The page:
|Károly Escher, The Horse of the Apocalypse, 1937|
I can only speculate about my mother’s time with Escher. It might have lasted a few years or just a few months. Being registered as a Jew (though I only discovered this after her death) she would not have been allowed to follow a normal professional career so it is likely she took a number of small private jobs and flitted about from employer to employer. In any case she was arrested in the autumn of 1944 and sent to two concentration camps, both of which she narrowly survived.
If she arrived in Budapest in 1940 Escher would have been fifty already with a long career behind him. He was born in Szekszárd, a small town in the south of Hungary but moved to Budapest while still a child. In his 1959 autobiography he tells us that he always wanted to be a photographer, ever since his eyes “learned to see rather than just look”. By twelve he was taking pictures with a box camera. He was apprenticed first as a locksmith then as a technical draughtsman but would go out photographing every Sunday with a friend. A group of keen amateurs formed around him. Pretty soon he found work in the early film industry.
As a film cameraman he recorded meetings and events under the short-lived Hungarian Soviet in 1919 and was probably fortunate not to suffer for it in the years following the fall of the Bolsheviks, and the establishment of Admiral Horthy’s much longer-lived right-wing authoritarian regime in 1920. He survived but returned to photography, or rather what he called photojournalism in 1928. By that time those who were to be world-famous had already left the country: Kertész, for example, left in 1925. Escher did not, and that, as Robert Frost wrote in his poem ‘The Road Not Taken’, “made all the difference.” For Frost that meant the road to great reputation as a poet: for Escher it meant obscurity outside his native country.
There is a marvellous photograph by Escher, The Horse of the Apocalypse,, not a typical work – if there is such a thing as typical Escher – in which a large farm horse is being paraded at an agricultural fair. A great pile of cloud rises to a peak behind the horse. Behind the horse, there appears to be a plain, or possibly a wide, high-fenced field. The man leading the horse is working hard to keep up with it, running, it seems, to prevent the horse running away with him. He is formally dressed, in a three-piece suit and a homburg. He looks at us from under the brim of his hat with shaded eyes. His dark moustache lends him a magisterial air but his free hand is extended towards us in a gesture hard to interpret. Maybe he doesn’t want to be photographed. Maybe he is warning us to keep out of the way. And so we should, because the dark horse is extraordinarily powerful and its white noseband simply emphasises its power and darkness. It is clearly moving fast. Its mane is flowing and its right front foot is a blur, throwing up what seems to be a cloud of black smoke.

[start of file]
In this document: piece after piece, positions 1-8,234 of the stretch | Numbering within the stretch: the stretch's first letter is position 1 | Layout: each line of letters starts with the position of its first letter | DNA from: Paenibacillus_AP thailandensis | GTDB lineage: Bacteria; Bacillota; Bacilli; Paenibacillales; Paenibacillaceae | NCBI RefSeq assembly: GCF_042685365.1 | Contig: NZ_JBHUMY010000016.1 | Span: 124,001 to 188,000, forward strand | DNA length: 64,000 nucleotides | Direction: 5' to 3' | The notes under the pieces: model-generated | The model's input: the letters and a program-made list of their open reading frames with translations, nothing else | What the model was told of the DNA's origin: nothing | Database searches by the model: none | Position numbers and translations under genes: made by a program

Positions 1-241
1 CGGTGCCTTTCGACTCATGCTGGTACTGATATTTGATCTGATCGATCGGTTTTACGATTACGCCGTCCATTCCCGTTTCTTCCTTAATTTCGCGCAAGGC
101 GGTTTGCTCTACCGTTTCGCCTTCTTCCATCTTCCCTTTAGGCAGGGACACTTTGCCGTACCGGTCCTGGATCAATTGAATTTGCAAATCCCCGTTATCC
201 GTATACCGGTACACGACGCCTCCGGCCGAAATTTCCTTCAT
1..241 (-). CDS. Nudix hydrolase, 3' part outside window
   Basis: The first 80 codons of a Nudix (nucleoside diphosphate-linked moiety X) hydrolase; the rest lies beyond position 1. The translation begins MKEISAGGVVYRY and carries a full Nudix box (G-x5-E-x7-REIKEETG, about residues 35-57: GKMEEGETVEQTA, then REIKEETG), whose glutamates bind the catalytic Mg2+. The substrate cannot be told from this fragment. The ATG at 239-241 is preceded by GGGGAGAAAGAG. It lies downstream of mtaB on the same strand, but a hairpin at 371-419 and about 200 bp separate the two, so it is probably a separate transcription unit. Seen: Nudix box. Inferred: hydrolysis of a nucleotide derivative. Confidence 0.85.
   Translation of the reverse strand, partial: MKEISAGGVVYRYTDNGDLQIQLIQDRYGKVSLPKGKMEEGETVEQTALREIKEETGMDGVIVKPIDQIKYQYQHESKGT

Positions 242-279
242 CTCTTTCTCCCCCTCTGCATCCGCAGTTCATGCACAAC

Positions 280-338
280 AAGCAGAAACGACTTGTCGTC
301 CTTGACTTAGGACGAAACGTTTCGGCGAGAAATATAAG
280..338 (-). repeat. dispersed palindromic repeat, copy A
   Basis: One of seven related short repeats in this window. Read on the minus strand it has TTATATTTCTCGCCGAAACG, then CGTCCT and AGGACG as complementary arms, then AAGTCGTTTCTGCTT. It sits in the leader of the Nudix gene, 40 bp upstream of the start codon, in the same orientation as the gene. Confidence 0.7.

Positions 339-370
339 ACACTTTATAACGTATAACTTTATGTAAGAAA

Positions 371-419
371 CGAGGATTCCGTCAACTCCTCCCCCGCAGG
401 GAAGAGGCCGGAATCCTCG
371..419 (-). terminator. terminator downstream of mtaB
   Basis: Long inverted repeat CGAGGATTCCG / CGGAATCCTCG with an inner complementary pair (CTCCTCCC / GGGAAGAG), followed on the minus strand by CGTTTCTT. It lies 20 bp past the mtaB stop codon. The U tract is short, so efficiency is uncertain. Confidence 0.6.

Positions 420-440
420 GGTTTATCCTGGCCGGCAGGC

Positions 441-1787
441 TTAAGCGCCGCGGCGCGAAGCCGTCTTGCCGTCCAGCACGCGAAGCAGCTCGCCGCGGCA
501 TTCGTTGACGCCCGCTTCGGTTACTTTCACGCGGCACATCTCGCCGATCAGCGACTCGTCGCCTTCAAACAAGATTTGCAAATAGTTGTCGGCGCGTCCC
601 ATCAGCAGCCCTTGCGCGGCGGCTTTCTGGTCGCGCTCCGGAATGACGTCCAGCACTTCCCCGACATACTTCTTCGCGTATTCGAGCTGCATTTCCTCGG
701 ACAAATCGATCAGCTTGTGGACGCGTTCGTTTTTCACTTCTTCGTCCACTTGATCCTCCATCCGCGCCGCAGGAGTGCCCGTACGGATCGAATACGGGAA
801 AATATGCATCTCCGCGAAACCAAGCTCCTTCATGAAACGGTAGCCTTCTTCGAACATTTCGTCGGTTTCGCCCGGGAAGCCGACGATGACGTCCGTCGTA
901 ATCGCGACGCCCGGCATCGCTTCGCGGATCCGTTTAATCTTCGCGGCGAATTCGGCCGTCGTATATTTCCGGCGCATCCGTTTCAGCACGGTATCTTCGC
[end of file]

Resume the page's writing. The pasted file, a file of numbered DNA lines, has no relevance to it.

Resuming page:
On one level this is an image of primordial energy only just under control, though we cannot be sure of the extent of that control. The horse is ageless, the man behind him firmly fixed in time. The pile of clouds suggests approaching thunder, though it is chiefly the horse that is thundering for now. In less than two years an apocalyptic war will, we know, break out, though Escher cannot be presumed to know that. And yet, everything about the picture – proportion, focus, framing and contrast – implies premonition, a dream image about to enter a crucial moment.
Escher was forty-seven when he took this, already twenty years into his career as a photojournalist. It lends itself to a certain speculation. The legendary Irish hero Finn Mac Cool asks his followers: ‘What is the finest music in the world?’ One suggests the cuckoo calling from the hedge, another says the ring of a spear on a shield, another the baying of a pack of hounds, yet another the laughter of a happy girl. ‘All good answers,’ says Finn. ‘Yes, but which is the best?’ they ask. Finn responds: ‘The music of what happens.'
I often think it is through the power of symbolism that great photography most affects us. The image strikes us at several levels beyond the literal or documentary. It begins as documentary, and indeed functions as such, but it sees something beyond appearance and social or historical context. It discovers an existential condition. How it does that, if it does, is a complex matter and not specifically to do with Hungarian photograph. All I am sure of is that it is to do with choice of subject, with framing, composition, image quality, texture, colour and so forth. Whatever the combination between these things Hungarian photographers seem to have managed the trick remarkably often.